To the OP- I am just about to finish my second year of vet school so I can give you some input on that route. If you want to become an equine vet, you should definitely shadow/work in a clinic first. Equine medicine is a 24 hour a day 7 days a week job and most of the time you are working with owners who are difficult. You don't get a lot of time to ride or to be with your own horses and if you want to have a family in the future that is also very hard.

But it can be done so don't let these things stop you, just realize that you must think about them long and hard. For me, I love science and solving puzzles and that is what vet med is all about. As far as majors in college, it doesn't matter what you major in as long as you fulfill all the pre-reqs. We have girls in our class with majors in foreign languages, theology, communications, and of course things like zoology and animal science. The most important thing to getting into vet school is having lots of experience and good GRE scores. Straight A's are not necessary but will help you a lot.

Good luck with finding your path in life. The best advice I can ever give anyone is don't be in a hurry. Take time to travel and to work and live life, I started vet school at age 30 and it has not hurt me one bit at all!!!

White Foot 03-11-2010 06:43 AM

xD Small world.

If you go for equine studies you can do alot in the field. Anything from lab work (testing food, looking for cures, eta..) to working and riding in the field.

heyycutter 03-11-2010 08:37 AM

honestly, its better to do what will make the best money, then do something you love. you want to be able to afford horses, and being a professional rider, horse trainer, riding instructor, etc will most likely not make enough money.
My mother is a engineer and she works for the military. she didnt want to do this as a carrier, but it makes great money, and she can afford a great house, having 3 cars and a motorcycle, and the horses.
She always told me never go to college for the most "fun" thing you can study because its the easy way out and you'll struggle later.
My aunt was an engineer making great money, but she quit to "do something she loves", and now she's dirt poor and has to stay with her abusive boyfriend so she has a roof over her head.

if you really want to work with horses, i would recommed Vet tech or Veterinarian. Both of those carriers were in Time Magazine on their best jobs for upcoming years list.

Im sorry if I didnt give you the answer you wanted, or if i sound cynical, but im truely trying to help you out. You want to afford horses, and you want to live confortably. Professional rider, instructor, horse trainer are deffinitly not the way to go. Keep horses your hobby, or as a second job to a job that makes better money.

PaintHorseMares 03-11-2010 09:02 AM

Quote:

Originally Posted by upnover (Post 574037)
I have an animal science degree (pre-vet) with an equine emphasis from a major university. I rode with IHSA, took classes on equine industry, equine evaluation, equine production, behavior and training, etc etc. I've been teaching/training full time for about 6 years now and while I absolutely loved my college years, quite honestly, my degree hasn't helped me out a whole lot. Sure, it's crucial to be able to evaluate the conformation of a horse but you don't need a degree to do it. The things that I use in my job are things that you need to learn with hands on experience and time in the field. I have a reputation as a trainer because people bring me horses to ride and they leave happy, healthy, and more rideable horses. I have a reputation as an instructor because people bring me their kids and they learn how to ride. Success in the show ring (for myself, my horses, and my kids) doesn't hurt either... Do you need a degree to do this? Nope. For me it's just icing on the cake. I know quite a few very respectable and very successful people in the industry with no degrees.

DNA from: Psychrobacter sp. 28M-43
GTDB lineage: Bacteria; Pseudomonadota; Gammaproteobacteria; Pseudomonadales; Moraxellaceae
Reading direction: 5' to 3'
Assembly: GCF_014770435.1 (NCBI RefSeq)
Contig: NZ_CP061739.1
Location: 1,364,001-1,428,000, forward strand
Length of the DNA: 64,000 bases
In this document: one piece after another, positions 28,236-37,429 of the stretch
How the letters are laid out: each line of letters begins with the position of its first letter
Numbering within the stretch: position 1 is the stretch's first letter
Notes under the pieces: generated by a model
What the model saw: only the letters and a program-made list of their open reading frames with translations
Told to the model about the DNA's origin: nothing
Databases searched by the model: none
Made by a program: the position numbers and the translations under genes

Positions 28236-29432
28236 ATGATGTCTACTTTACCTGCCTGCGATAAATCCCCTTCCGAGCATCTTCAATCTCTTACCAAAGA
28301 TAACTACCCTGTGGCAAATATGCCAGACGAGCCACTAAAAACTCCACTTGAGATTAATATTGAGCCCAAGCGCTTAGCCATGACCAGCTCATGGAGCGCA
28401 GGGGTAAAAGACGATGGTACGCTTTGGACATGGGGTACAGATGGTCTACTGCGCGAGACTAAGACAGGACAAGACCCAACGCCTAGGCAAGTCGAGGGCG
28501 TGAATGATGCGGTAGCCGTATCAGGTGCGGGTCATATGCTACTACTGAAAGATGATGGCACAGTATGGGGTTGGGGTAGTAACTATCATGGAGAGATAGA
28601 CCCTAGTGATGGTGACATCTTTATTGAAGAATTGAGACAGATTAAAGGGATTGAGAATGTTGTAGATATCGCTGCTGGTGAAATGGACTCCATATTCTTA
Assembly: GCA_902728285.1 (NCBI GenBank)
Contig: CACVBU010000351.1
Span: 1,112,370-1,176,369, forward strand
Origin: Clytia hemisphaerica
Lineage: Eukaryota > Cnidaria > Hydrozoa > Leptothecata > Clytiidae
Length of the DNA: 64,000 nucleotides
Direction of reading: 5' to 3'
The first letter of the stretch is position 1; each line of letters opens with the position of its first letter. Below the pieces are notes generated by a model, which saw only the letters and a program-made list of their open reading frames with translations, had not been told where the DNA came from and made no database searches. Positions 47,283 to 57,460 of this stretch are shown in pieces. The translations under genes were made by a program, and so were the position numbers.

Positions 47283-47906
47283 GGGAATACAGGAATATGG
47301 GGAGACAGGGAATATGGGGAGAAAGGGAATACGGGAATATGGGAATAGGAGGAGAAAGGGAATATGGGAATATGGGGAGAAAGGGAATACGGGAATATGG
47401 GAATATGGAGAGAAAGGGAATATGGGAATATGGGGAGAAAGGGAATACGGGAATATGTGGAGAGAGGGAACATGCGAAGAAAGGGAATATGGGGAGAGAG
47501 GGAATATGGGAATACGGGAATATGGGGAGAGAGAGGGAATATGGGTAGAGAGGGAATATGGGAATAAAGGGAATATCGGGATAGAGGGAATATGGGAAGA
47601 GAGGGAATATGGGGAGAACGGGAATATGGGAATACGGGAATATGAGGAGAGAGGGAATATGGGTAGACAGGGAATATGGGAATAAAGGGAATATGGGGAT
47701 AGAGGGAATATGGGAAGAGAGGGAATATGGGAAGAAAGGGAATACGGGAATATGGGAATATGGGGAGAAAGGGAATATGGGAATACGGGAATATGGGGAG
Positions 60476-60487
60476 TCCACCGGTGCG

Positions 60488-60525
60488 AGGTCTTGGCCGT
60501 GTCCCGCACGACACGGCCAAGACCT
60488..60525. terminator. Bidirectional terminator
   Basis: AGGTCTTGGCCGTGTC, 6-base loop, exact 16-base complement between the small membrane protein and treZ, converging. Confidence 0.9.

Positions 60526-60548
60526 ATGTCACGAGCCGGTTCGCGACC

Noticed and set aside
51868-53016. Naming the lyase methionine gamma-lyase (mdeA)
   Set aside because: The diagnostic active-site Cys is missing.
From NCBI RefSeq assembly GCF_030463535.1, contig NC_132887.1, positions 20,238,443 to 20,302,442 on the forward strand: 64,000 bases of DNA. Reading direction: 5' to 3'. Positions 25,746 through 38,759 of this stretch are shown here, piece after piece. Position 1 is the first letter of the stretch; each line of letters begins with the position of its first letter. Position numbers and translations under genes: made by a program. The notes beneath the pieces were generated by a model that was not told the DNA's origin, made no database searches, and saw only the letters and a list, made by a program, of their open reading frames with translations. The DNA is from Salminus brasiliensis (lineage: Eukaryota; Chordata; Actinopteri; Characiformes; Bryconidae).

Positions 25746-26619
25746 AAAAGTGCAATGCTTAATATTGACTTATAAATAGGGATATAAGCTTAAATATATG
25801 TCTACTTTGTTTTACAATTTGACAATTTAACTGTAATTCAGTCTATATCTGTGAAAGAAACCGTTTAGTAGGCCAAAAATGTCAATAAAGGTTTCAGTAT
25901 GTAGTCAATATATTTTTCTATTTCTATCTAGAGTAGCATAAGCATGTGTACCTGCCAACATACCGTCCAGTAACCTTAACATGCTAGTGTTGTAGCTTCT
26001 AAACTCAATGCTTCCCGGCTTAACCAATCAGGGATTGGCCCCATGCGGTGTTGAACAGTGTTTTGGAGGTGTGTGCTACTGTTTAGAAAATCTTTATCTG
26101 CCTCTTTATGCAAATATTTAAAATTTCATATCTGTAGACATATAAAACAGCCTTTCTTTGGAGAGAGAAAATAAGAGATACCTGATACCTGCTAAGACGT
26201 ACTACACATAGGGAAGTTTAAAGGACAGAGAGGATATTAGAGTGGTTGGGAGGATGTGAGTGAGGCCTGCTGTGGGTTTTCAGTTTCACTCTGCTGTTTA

I think in this day and age though a degree is very important. I'm glad you're definitely going to college. It's especially important to have a back up plan when your life and dream is horses. You never know what will happen in this industry. What i think is really lacking in a lot of really successful trainers is business skills. Trainers/instructors/BMs/BOs use business every single day: management, law, insurance, finance, investments, accounting, advertising, different computer programs, I could go on and on. If you REEEAALLY want to work in the industry, my suggestion would be to get a degree in some kind of business and spend your summers working your butt off as a working student with a reputable trainer who is willing to teach you everything she knows and has a sizable network of people who she can hook you up with for a job after graduation.

Sorry, this is kind of long. :) But quite honestly if someone came up to me looking to be hired I would care less if they had an equine degree, or any degree at all. All I need to know is can they ride, can they teach, and are they willing to work hard.

This is very good advice.
We have good friends down the road that have been in the horse business for 40+ years. They have no college, do no advertising, have no internet access, but have a great reputation, all via word of mouth. They are very savy business people and weather the ups and downs of the economy, seasons, and horse business because they are well diversified... breeding, training, instruction, boarding (full and self care), trail rides/special occasions, farming (hay), and construction (e.g. arenas, fencing, etc).